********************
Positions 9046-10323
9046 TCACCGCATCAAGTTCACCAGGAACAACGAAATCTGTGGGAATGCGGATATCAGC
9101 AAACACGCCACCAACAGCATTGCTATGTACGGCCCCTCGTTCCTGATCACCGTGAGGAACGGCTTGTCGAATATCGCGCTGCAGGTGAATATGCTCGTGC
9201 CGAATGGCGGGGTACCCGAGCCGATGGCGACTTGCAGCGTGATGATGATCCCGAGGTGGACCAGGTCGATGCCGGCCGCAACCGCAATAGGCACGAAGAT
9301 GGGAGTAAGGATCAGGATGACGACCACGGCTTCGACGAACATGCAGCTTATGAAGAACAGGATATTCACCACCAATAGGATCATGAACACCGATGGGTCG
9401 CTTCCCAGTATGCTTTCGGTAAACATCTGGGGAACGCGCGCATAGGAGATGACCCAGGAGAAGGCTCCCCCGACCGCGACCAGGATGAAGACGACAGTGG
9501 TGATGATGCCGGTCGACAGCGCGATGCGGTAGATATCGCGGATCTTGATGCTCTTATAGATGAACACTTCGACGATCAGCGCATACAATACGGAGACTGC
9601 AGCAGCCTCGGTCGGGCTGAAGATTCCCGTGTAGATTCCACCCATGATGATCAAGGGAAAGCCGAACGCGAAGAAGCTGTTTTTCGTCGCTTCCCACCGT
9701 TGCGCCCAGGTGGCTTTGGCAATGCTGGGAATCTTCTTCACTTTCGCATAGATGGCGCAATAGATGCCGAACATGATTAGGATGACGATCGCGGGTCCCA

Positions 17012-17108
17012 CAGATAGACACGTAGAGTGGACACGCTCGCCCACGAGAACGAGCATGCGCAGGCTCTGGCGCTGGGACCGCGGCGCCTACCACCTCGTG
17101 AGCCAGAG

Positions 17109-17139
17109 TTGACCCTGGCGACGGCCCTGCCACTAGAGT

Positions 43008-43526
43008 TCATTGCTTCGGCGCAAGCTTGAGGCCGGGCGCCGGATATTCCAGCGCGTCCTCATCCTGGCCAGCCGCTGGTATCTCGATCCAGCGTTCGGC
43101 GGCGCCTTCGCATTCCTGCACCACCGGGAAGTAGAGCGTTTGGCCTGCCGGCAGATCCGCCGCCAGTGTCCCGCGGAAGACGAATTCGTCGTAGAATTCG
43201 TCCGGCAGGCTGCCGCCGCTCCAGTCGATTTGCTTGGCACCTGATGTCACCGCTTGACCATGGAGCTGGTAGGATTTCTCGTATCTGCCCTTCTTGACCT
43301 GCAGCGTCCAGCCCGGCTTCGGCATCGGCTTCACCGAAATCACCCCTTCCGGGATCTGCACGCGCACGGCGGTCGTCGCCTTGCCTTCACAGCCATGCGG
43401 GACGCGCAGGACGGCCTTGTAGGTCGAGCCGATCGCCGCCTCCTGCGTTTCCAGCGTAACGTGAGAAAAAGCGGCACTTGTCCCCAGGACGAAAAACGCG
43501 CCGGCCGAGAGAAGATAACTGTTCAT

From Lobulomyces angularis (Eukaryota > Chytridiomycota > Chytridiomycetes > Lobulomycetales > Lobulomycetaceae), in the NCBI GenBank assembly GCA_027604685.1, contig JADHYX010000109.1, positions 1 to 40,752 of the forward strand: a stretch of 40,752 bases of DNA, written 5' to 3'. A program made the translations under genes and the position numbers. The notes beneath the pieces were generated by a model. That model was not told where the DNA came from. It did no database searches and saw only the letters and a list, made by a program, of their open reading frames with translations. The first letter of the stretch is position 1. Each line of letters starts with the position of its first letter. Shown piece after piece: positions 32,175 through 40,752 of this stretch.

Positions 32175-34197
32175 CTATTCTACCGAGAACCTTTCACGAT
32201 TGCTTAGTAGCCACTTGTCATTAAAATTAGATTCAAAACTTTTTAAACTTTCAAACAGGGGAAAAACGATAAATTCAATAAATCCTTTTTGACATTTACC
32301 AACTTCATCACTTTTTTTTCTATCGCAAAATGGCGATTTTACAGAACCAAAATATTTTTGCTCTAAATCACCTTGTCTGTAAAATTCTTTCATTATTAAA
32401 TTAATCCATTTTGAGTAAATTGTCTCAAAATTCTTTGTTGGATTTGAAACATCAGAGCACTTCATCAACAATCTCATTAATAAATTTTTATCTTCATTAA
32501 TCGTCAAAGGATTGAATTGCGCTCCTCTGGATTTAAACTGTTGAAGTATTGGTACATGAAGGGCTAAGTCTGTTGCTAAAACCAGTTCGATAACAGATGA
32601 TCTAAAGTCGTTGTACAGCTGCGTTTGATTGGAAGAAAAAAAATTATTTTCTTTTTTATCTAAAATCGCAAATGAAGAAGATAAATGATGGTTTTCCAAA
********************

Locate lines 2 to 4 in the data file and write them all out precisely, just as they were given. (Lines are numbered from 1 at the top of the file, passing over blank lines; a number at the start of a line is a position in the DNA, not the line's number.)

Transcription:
9046 TCACCGCATCAAGTTCACCAGGAACAACGAAATCTGTGGGAATGCGGATATCAGC
9101 AAACACGCCACCAACAGCATTGCTATGTACGGCCCCTCGTTCCTGATCACCGTGAGGAACGGCTTGTCGAATATCGCGCTGCAGGTGAATATGCTCGTGC
9201 CGAATGGCGGGGTACCCGAGCCGATGGCGACTTGCAGCGTGATGATGATCCCGAGGTGGACCAGGTCGATGCCGGCCGCAACCGCAATAGGCACGAAGAT